Blog / Recipes

Food and Nutrition Trends from FNCE 2017

Sue FNCE sign 1 CROP

We were thrilled to attend the centennial Food & Nutrition Conference & Expo (FNCE) – the world’s largest annual nutrition meeting hosted in Chicago by the Academy of Nutrition and Dietetics! With over 13,000 attendees, FNCE did not disappoint! The Expo trade show featured hundreds of food and nutrition products. Here are the ones that caught our eye!

PREBIOTICS and PROBIOTICS

Gut health is a growing trend! Prebiotics and probiotics work together to keep the gut healthy. Prebiotics are non-digestible carbohydrates that actually act as food for probiotics. Probiotics are healthy bacteria that live in our colon where they help to maintain a balance between the “good” and “bad” bacteria. From crackers to drinks to powders, these innovative products are designed to keep your gut healthy.

Farmhouse Culture Gut Shots – probiotic beverages and foods made with fermented veggies. Slogan: We’re here to ferment a food revolution!

Farmhouse Culture Gut Shots – probiotic beverages and foods made with fermented veggies. Slogan: We’re here to ferment a food revolution!

Go Live Probiotic & Prebiotic Beverages – the probiotic is housed in a foil-blister cap which can be added to the beverage when you’re ready to drink. Slogan: Think outside the bottle, look inside the cap!

Go Live Probiotic & Prebiotic Beverages – the probiotic is housed in a foil-blister cap which can be added to the beverage when you’re ready to drink. Slogan: Think outside the bottle, look inside the cap!

Regular Girl – prebiotic fibre and probiotics for the women whose life is anything but regular. Can be sprinkled on food or in beverages. Slogans: Eat, drink and be regular! You go girl! Déjà poo!

Regular Girl – prebiotic fibre and probiotics for the women whose life is anything but regular. Can be sprinkled on food or in beverages. Slogans: Eat, drink and be regular! You go girl! Déjà poo!

PROTEIN

We’ve been watching the protein trend grow for the past decade now. Featured at the FNCE show were protein packed pancake mixes and protein enhanced beauty products.

FlapJacked Protein Pancake & Baking Mix – boasting 19 grams of protein per 60 g serving from whey protein isolate and pea protein.

FlapJacked Protein Pancake & Baking Mix – boasting 19 grams of protein per 60 g serving from whey protein isolate and pea protein.

Vital Proteins – from free range bone broth collagen to wild caught marine collagen to collagen beauty water…with the belief that collagen will support bone health, joint health, gut health and a glowing skin, nails and hair.

Vital Proteins – from free range bone broth collagen to wild caught marine collagen to collagen beauty water…with the belief that collagen will support bone health, joint health, gut health and a glowing skin, nails and hair.

PLANT-BASED BEVERAGES

Move over soy, almond and rice. Make way for new plant-based beverages made from nuts and pea protein.

Elmhurst Milked Peanuts – 2 new beverage options: straight up peanuts (made with 21 peanuts) or peanuts plus Dutch cocoa. Contains 8 g of protein per cup however not fortified with either calcium, vitamin D or vitamin B12.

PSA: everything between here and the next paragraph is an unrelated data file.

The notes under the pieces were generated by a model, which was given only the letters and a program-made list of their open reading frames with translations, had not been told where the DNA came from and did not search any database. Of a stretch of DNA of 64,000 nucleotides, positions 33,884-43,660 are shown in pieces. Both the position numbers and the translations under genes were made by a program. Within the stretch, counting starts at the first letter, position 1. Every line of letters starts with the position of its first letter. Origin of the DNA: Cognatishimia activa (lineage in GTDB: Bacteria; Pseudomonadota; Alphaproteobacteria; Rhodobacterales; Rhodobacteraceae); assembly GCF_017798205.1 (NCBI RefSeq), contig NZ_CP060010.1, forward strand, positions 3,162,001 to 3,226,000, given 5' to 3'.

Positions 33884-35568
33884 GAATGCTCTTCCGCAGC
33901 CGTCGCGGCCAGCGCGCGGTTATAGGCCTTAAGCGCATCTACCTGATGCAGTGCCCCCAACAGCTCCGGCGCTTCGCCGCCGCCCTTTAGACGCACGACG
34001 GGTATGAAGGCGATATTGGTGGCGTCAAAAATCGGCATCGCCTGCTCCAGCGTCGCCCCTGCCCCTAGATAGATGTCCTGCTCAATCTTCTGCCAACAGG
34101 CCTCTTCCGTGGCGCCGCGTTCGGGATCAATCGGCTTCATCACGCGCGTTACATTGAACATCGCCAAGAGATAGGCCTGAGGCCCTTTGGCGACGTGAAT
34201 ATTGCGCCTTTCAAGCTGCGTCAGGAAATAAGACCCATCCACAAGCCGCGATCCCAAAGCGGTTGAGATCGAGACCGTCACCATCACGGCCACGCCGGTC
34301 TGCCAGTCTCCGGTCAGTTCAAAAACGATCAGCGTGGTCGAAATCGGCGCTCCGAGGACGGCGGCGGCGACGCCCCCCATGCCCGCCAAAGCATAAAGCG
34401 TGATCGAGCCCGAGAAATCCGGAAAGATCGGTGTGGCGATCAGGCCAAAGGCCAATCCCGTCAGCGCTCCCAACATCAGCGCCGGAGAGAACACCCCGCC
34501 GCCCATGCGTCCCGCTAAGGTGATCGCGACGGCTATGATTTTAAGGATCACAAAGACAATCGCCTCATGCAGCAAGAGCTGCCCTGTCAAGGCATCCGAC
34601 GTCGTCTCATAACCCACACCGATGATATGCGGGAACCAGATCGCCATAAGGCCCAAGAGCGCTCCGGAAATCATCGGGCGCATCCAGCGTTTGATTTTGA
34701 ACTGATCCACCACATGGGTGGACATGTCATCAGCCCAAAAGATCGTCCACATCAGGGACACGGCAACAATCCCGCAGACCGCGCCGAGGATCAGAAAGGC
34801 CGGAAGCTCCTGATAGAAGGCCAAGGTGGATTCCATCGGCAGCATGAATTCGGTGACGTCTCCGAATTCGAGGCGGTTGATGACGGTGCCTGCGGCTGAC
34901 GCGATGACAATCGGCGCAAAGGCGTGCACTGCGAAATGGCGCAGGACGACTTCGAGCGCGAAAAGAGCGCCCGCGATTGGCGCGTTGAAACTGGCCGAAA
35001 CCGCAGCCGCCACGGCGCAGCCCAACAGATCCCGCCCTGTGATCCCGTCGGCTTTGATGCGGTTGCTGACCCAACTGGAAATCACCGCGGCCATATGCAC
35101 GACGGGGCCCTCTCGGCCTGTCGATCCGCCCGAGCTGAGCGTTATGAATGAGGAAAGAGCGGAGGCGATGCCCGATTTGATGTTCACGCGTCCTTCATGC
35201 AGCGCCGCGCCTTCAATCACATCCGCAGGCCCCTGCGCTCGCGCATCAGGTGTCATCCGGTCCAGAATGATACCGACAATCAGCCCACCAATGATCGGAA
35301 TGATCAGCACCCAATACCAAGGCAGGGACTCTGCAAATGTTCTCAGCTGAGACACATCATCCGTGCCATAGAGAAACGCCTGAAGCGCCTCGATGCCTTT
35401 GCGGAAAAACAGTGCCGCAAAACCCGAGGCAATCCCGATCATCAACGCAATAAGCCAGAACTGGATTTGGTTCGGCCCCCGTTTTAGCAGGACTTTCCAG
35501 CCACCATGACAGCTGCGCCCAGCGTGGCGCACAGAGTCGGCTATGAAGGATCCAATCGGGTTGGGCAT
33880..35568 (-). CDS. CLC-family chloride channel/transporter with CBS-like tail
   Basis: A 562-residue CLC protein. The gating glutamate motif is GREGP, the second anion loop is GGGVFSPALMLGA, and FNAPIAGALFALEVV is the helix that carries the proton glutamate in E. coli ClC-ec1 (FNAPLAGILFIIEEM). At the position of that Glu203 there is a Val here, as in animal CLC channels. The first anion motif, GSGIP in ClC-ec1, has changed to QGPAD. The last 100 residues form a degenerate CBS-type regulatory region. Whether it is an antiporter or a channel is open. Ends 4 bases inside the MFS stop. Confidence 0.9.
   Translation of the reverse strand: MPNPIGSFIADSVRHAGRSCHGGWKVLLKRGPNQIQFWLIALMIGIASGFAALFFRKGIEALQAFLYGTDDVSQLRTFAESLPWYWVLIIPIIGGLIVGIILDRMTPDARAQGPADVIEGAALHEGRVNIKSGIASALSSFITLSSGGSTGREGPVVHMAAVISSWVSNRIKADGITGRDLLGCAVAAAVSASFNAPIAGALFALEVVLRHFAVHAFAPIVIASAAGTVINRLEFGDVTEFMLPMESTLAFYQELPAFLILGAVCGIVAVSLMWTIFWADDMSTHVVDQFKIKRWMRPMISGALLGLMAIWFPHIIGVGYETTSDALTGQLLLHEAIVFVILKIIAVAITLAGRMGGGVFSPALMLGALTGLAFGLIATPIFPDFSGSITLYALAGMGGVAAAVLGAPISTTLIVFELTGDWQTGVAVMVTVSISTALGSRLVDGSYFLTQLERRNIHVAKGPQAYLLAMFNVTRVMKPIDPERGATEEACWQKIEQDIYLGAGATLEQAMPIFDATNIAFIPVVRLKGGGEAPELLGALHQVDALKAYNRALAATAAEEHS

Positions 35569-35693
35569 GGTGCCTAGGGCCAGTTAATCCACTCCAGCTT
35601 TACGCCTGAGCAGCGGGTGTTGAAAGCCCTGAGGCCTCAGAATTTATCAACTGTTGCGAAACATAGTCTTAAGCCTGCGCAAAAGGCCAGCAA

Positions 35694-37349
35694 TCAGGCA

Elmhurst Milked Peanuts – 2 new beverage options: straight up peanuts (made with 31 peanuts) or peanuts plus Dutch cocoa. Contains 8 g of protein per cup however not fortified with either calcium, vitamin D or vitamin B12.

Bolthouse Plant Protein Milk -  made with pea protein, contains 10 g protein per cup and fortified with calcium, vitamin D and vitamin B12.

Bolthouse Plant Protein Milk – made with pea protein, contains 10 g protein per cup and fortified with calcium, vitamin D and vitamin B12.

Veggemo – veggie-based  non-dairy beverage made from pea protein. Fortified with calcium, vitamin D and vitamin B12, but only 3-4 g protein per cup.

Veggemo – veggie-based non-dairy beverage made from pea protein. Fortified with calcium, vitamin D and vitamin B12, but only 3-4 g protein per cup.

Health Canada Bans Main Source of Trans Fats in Foods

Trans-Fats

Trans fats. They’re the worse type of fat because they pose a double whammy to your heart health – not only do they increase the bad “LDL” (Low Density Lipoprotein” cholesterol, but they also decrease the good “HDL” (High Density Lipoprotein” cholesterol. Eating trans fats increases the risk of heart disease.

While some foods contain small amounts of naturally occurring trans fats, the real concern is with foods containing “artificial” or “industrially produced” trans fat. The main source of this type of trans fat is partially hydrogenated oils (PHOs) which are oils that have been created during a process called hydrogenation. This process changes the structure of liquid oils into a solid at room temperature. PHOs extend the shelf life of foods and are typically found in commercially baked goods (e.g. pastries, donuts, muffins), deep fried foods, French fries, hard margarine, lard, shortening, frosting, coffee whiteners, some crackers and microwave popcorn. When you see the words “partially hydrogenated oils” in the ingredients list, you know that the food contains trans fats.

While the food industry has been voluntarily removing trans fats from products over the years, many foods still contain trans fats. On September 15, 2017, Health Minister Ginette Petitpas Taylor announced a ban on PHOs from all foods sold in Canada, including foods prepared in restaurants, “Eliminating the main source of industrially produced trans fats from the food supply is a major accomplishment and a strong new measure that will help to protect the health of Canadians.”

The ban will come into effect on September 15, 2018.

[Photo credit: NewHealthAdvisor.com]

Love to learn? Love to eat?

Sign up for my free nutrition news, tips, trends, recipes and fascinating food facts!